Many gardeners think that cooler weather means an end to gardening, but our roundtable of urban farmers offers tips for maintaining your garden throughout the fall months and preparing it for spring.
Embassies around the world are abuzz today following the disclosure of 250,000 confidential cables by the website Wikileaks. Some insiders say the release could do real damage to U.S. relations with a range of countries, while others say the revelations are more embarrassing than dangerous. Join us as we make sense of the leak and what it tells us about global diplomacy.
- Michael Hirsh Senior Correspondent, National Journal
- Anne Penketh Washington Program Director, British American Security Information Council; Former Diplomatic Editor, "The Independent" (U.K.)
- Susan Glasser Executive Editor, Foreign Policy Magazine
MR. KOJO NNAMDIIt's an information leak that's put the private business of American diplomacy on public display. Yesterday, the website Wikileaks published more than 250,000 confidential State Department documents. American officials have warned that the leaks have the potential to damage sensitive relationships with foreign countries and potentially put U.S. personnel in danger.
MR. KOJO NNAMDIBut some are also arguing that despite the initial embarrassment, the leaks reveal examples of some shrewd diplomacy and that, in the long run, they may strengthen the U.S. hand on several crucial issues. Joining us by telephone from Washington to discuss, this is Michael Hirsch, chief correspondent at National Journal. He's a former senior editor and foreign editor at Newsweek. Michael, thank you for joining us.
MR. MICHAEL HIRSCHThanks for having me, Kojo.
NNAMDIAlso joining us by telephone is Anne Penketh, Washington program director for the British-American Security Information Council. She's former diplomatic editor at the Independent newspaper in the U.K. Anne Penketh, thank you for joining us.
MS. ANNE PENKETHHi, you're welcome.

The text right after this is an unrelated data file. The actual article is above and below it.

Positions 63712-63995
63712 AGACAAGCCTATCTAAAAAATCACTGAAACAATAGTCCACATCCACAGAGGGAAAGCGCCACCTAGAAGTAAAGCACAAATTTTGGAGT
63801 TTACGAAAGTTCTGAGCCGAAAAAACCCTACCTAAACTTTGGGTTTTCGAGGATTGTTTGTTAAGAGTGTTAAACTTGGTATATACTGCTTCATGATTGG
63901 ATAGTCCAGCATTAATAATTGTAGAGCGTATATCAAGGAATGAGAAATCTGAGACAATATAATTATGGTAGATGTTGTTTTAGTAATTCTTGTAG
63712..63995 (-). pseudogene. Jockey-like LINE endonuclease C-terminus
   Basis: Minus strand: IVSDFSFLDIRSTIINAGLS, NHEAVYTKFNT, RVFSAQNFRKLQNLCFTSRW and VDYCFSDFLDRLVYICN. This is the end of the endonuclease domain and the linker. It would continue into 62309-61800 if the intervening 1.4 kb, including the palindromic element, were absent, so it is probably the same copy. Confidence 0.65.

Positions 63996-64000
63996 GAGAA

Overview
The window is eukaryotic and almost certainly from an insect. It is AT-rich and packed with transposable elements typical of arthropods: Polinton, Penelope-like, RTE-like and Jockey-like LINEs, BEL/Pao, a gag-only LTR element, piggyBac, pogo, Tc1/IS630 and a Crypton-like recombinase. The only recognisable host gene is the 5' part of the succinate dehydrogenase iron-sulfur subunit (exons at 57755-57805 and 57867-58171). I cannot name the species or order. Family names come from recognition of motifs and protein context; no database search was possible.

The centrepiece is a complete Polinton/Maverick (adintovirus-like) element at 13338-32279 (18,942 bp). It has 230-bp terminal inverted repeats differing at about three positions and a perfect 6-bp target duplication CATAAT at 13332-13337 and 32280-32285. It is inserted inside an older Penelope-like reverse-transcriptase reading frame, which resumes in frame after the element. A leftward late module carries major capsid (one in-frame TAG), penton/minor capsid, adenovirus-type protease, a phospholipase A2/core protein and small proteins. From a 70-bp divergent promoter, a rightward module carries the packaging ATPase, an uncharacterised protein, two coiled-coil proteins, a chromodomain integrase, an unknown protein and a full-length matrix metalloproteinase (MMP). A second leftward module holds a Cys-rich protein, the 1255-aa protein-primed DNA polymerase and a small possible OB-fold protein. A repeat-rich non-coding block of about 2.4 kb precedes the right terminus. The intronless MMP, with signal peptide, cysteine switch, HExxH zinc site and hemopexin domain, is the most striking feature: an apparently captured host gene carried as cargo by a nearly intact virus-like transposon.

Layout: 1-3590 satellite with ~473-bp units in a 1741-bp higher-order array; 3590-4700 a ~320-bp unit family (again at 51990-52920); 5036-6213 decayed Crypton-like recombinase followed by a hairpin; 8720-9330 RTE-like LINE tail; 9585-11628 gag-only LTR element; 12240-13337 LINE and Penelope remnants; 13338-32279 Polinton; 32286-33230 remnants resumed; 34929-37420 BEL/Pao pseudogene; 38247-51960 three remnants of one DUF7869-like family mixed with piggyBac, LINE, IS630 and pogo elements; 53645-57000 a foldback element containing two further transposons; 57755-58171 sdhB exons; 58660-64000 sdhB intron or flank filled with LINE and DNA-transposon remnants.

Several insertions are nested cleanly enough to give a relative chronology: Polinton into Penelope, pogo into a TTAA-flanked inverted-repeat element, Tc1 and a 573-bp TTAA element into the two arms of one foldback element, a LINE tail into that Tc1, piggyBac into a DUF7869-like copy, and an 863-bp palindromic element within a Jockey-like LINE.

NNAMDIAnd joining us by telephone, finally, is Susan Glasser, executive editor at Foreign Policy Magazine. Susan, good to hear you again.
MS. SUSAN GLASSERYeah. Thanks for having me.
NNAMDIMichael, let's start with you. The U.S. government began warning other countries last week that these leaks could jeopardize the lives of Americans abroad and even injure military operations. But you wrote this weekend that some of those cables could actually bolster respect for American diplomatic savvy. How come?
NNAMDIWell, frankly, because it was fairly low, that is the respect for diplomatic efforts by the U.S. with respect to countries like Iran. And what these cables reveal is a more active effort that some people, including those of us who report on this, realize was occurring. And one example I cite, for example, was the effort to get the Saudis to offer China a deal -- a steady oil supply to wean it from energy independence on Iran in exchange for commitments from Beijing on the sanctions against Iran.
HIRSCHAnd that, you know, whether exposed or not, it was a pretty savvy piece of diplomatic pressure.
NNAMDINevertheless, you wrote that the leaks are unlikely to fundamentally disrupt U.S. relationships around the world. Why not?
HIRSCHBecause I believe -- and I was, I think, careful to say it's not clear what's yet to come. There are more documents to be dumped here. But based on what I saw, at least as revealed by the New York Times, one of the newspapers that was designated by Wikileaks to get the leak, you know, there wasn't a great deal that we didn't know about various diplomatic initiatives.
HIRSCHAnd while a number of U.S. and their cables were quite indiscreet in describing foreign leaders, again, a lot of it had already been out there in terms of the attitudes towards, for example, Afghan President Mohammad Karzai being not especially reliable, or discontent and frustration with Angela Merkel, the German Chancellor. So I don't think that there's enough here to really cause a blow-up in a key diplomatic relationship.